I work in a STEM field. It’s a good job me but not for everyone. My son (age 21) for example, never showed any interest in it and I don’t think he’ll be any less happy in life because he’s not working in STEM. There are pluses and minuses like any other profession.

Simple but possibly valid explanation for STEM demographics: Not everyone wants to work in STEM.


Overheard

25 Feb 2015 /

Fraud


The Power of Prayer

24 Feb 2015 /

John Paul Jackson prayer needed

John Paul Jackson dies


A Day In: Los Angeles

24 Feb 2015 /

EppsNet Book Reviews: The Godfather by Mario Puzo

18 Feb 2015 /

Kudos to Francis Ford Coppola for making one of the most renowned films of all time out of this pedestrian soap opera.

Rating: 2 stars


How Can I Be as Great as [Insert Famous Person’s Name Here]?

17 Feb 2015 /
Mozart

Young Composer: “Herr Mozart, I am thinking of writing a symphony. How should I get started?”

Mozart: “A symphony is a very complex musical form and you are still young. Perhaps you should start with something simpler, like a concerto.”

Young Composer: “But Herr Mozart, you were writing symphonies when you were 8 years old.”

Mozart: “Yes, but I never asked anyone how.”


Automatic for the People

13 Feb 2015 /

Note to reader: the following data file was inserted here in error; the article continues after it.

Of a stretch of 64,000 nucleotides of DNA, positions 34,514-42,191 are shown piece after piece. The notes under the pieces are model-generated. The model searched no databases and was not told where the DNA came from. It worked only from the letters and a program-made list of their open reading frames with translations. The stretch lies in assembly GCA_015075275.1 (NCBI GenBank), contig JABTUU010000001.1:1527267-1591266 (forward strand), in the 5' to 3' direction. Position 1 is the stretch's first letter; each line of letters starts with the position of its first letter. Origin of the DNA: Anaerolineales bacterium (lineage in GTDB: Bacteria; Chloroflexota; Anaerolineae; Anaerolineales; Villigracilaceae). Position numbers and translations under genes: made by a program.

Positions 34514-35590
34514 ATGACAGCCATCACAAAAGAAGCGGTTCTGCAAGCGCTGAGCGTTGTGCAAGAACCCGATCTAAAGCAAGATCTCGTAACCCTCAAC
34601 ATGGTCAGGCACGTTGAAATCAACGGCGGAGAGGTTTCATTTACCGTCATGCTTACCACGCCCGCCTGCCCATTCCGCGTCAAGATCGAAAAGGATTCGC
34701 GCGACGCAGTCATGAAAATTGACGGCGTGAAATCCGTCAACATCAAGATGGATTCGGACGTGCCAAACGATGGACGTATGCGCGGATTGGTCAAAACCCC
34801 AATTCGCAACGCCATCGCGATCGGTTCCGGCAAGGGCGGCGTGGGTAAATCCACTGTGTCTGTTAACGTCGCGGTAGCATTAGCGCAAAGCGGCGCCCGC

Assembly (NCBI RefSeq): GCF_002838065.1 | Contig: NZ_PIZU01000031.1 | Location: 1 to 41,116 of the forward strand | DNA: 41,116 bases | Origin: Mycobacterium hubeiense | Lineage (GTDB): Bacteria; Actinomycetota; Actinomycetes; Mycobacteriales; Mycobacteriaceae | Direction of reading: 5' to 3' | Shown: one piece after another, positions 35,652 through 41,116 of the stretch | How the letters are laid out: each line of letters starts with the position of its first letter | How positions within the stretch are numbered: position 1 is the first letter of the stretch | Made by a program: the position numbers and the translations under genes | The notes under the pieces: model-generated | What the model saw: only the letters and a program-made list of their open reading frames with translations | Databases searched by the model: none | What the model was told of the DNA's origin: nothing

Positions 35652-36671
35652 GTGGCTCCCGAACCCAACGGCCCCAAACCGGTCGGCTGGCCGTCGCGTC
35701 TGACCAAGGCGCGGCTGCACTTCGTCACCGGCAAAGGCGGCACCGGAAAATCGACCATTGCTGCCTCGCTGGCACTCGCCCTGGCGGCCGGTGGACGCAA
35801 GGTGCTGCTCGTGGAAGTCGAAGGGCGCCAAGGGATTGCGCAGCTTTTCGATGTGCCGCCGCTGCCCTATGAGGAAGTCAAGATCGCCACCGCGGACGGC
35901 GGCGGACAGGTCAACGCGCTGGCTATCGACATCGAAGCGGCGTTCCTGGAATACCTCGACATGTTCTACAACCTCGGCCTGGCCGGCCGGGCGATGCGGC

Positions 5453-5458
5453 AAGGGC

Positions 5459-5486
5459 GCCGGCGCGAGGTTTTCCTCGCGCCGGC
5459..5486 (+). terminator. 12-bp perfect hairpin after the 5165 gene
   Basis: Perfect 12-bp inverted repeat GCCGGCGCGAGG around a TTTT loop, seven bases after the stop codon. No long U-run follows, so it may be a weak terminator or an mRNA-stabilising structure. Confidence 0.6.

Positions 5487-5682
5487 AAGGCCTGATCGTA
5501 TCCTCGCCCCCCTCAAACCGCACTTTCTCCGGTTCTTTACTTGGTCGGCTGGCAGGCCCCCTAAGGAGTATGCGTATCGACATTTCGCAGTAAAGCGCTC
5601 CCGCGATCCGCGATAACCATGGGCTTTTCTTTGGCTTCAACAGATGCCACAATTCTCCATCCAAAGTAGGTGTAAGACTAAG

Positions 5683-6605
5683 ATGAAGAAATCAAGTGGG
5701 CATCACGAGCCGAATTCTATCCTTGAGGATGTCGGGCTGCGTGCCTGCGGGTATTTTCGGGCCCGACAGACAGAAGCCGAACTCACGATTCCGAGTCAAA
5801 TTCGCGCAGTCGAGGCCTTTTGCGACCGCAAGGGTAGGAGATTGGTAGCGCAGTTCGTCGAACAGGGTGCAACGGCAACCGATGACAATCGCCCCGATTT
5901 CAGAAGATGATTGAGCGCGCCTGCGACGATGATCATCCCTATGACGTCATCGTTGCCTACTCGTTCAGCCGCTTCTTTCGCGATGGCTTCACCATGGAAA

Ripe red apple with green leaf

There’s a bag of apples in the kitchen at work, still in the original packaging, which reads “Automatic, Crisp, Juicy.” What is an “automatic” apple? I’ve never heard of such a thing.

Hold on a sec . . . on further review, the packaging says “Aromatic” not “Automatic.” Neither one makes a lot of sense. I took one out and found that if I inhaled deeply enough, it smelled a little bit apple-y.


Still Right on the Black Family After All These Years

12 Feb 2015 /

Next month marks the 50th anniversary of Daniel Patrick Moynihan’s report on the black family, the controversial document issued while he served as an assistant secretary in President Lyndon Johnson’s Labor Department. Moynihan highlighted troubling cultural trends among inner-city blacks, with a special focus on the increasing number of fatherless homes.

For his troubles, Moynihan was denounced as a victim-blaming racist bent on undermining the civil-rights movement. . . .

Later this year the nation also will mark the 50th anniversary of the 1965 Voting Rights Act, which some consider the most significant achievement of the modern-day civil-rights movement. . . .